But we’re both working and haven’t yet joined the six million people who have applied for the Canada Emergency Response Benefit. I did take a pay cut of 10% which is a bummer but it beats being out of work.

Overall, I think the governments at both the provincial and federal level have been doing a reasonably good job managing this as they have been following advice of health officials. And most Canadians agree. I think generally, we’re civic minded folks who see the bigger picture and understand we have to modify our behaviour to help save lives.

It hasn’t all been good, of course. Seniors in rest homes are particularly vulnerable, as are some of the Indigenous population. The disease disproportionately affects people living in poverty. Some politicians are trying to use the pandemic to score political points and some conspiracy theorists think it’s all a plot to impose some kind of new world order and somehow 5G technology is involved.

And who would have thought the social media person for a frozen steaks company would be talking about why conspiracy theories take root?

Anyway, how are you guys holding up?

The Difficulty of Making Plans

The new year often brings, if not soon to be broken resolutions, at the very least a sense of taking stock of one’s life and a desire to make some adjustments where needed.

Over the holidays, we went back to Saint John where I had time to think about some of the things I wanted to do differently in 2020. Lose weight, yes, but also stop hating myself if I’m not at the weight I’d like to be. But also manage the finances a little better, be a little more on the ball at my job (attention to detail is an issue). Keep the house better cleaned. Maybe even hire a cleaner? Help our son is doing better at school.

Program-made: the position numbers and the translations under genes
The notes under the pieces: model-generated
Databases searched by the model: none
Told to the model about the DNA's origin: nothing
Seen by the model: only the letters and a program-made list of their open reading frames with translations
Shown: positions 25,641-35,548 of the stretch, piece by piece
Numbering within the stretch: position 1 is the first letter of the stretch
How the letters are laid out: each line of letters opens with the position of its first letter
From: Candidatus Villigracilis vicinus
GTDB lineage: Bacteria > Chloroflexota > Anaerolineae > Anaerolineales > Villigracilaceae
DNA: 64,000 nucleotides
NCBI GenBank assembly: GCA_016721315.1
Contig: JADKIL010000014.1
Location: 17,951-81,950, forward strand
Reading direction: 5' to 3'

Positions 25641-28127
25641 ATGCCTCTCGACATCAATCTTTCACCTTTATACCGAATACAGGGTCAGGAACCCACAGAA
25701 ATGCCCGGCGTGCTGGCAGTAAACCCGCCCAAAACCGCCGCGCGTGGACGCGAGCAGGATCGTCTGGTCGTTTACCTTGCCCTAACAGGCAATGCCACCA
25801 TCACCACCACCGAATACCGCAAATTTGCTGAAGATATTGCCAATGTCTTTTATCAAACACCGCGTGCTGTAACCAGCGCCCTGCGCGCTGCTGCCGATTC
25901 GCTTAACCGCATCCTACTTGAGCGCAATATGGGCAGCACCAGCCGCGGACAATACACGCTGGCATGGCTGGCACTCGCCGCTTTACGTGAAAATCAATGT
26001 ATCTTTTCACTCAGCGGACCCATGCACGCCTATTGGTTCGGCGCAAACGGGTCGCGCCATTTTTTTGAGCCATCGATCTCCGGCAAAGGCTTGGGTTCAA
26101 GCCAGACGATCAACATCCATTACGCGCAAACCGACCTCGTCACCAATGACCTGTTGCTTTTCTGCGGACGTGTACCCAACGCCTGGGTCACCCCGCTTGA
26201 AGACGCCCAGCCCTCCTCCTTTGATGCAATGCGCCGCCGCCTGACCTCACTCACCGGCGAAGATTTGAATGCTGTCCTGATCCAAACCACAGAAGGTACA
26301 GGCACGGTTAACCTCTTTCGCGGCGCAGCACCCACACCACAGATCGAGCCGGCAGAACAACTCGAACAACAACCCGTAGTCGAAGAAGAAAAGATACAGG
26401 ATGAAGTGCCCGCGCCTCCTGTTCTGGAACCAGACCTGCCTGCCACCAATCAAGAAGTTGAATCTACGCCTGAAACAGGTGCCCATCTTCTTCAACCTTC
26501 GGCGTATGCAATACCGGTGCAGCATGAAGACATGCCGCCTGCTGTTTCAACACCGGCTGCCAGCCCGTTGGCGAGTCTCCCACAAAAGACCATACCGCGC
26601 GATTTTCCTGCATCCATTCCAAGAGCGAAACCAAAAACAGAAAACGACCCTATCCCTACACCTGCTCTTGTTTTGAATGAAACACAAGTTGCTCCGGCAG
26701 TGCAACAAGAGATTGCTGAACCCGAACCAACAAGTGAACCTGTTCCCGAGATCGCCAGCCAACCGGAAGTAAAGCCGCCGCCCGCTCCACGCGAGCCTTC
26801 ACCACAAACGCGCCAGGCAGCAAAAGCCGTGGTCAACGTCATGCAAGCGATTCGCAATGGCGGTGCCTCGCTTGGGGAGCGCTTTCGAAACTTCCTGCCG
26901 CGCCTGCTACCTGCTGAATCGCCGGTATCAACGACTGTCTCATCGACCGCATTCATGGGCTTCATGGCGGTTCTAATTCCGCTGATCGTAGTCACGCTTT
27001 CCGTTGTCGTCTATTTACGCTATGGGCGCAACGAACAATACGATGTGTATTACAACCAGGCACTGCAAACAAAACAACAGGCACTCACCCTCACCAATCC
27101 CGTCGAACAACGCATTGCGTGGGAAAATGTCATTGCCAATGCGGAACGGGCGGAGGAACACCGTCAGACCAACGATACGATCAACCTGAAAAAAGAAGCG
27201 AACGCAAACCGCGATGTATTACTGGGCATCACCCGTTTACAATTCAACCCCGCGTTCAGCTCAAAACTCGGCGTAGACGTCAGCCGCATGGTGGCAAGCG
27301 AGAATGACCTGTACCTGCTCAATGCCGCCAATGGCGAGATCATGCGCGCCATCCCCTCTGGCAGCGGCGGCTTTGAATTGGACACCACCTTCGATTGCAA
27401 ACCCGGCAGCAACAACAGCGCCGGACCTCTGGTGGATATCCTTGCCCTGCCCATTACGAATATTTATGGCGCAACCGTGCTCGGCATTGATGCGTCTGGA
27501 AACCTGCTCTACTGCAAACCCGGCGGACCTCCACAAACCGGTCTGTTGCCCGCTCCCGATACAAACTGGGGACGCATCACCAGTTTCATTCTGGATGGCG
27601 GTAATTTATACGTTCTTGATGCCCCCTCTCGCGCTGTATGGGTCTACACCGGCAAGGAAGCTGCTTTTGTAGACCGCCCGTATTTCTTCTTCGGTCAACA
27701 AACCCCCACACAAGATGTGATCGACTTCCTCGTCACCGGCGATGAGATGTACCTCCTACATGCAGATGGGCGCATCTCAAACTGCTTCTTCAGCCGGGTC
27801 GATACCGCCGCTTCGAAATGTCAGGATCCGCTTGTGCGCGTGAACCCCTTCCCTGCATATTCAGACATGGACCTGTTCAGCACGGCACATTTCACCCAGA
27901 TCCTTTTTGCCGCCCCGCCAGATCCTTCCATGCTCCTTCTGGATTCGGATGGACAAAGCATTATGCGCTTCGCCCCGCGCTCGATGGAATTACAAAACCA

So you get back from your trip, ready to make a plan to attack all your 2020 challenges and … the president of the United States provokes a war with Iran. Or we’re told we have less than 15 years to effectively slow down climate change and we know the chances of that are slim to none. Or there is another financial crisis around the corner and suddenly you wonder why are you making plans at all. There is so much out of our control that I understand why people these are choosing not to have children.

Was it always like this or are we just hyper-aware of everything at once thanks to smartphones? I remember the anxiety around nuclear war in the 80s. Maybe every generation has these moments and this one is simply the early 21st century iteration of it.

I hope there won’t be a war with Iran and that we are up to the task of tackling climate change but I fear we don’t have the leadership required to adequately handle either of those things right now. So I’ll keep making plans because the alternative is worse.

January 2020 Update

And so as we enter this first month of a new decade, and as we take down our Christmas decorations, we ponder the three months of salt and slush that is the climate change version of a Montreal winter and ponder our own mortality. Just me?

The wee lad is not so wee these days as he’s an eleven year old in grade five with an eye to starting high school in 18 months or so. He’s joined Scouts so he can keep going on camping trips. He’s generally an indoor kid with a YouTube obsession (which brings its own worries) but he loves camping.

I’m still at the law firm which has me going to Toronto fairly often. I like Toronto and could easily live there as long as I had a house with no mortgage because I honestly have no idea how they do it. A friend once said the only people who can swing it are power couples with six-figure salaries each. So we’re content to stick it out in a province whose current CAQ government sees us, being Anglos and immigrants, as a problem to be managed.

I’m still in the gym three days a week. You’d think after three years of this, I’d be lean and fit but you would be wrong. Apparently you can’t out-exercise a bad diet. Generally I eat healthy meals but then I also snack a lot.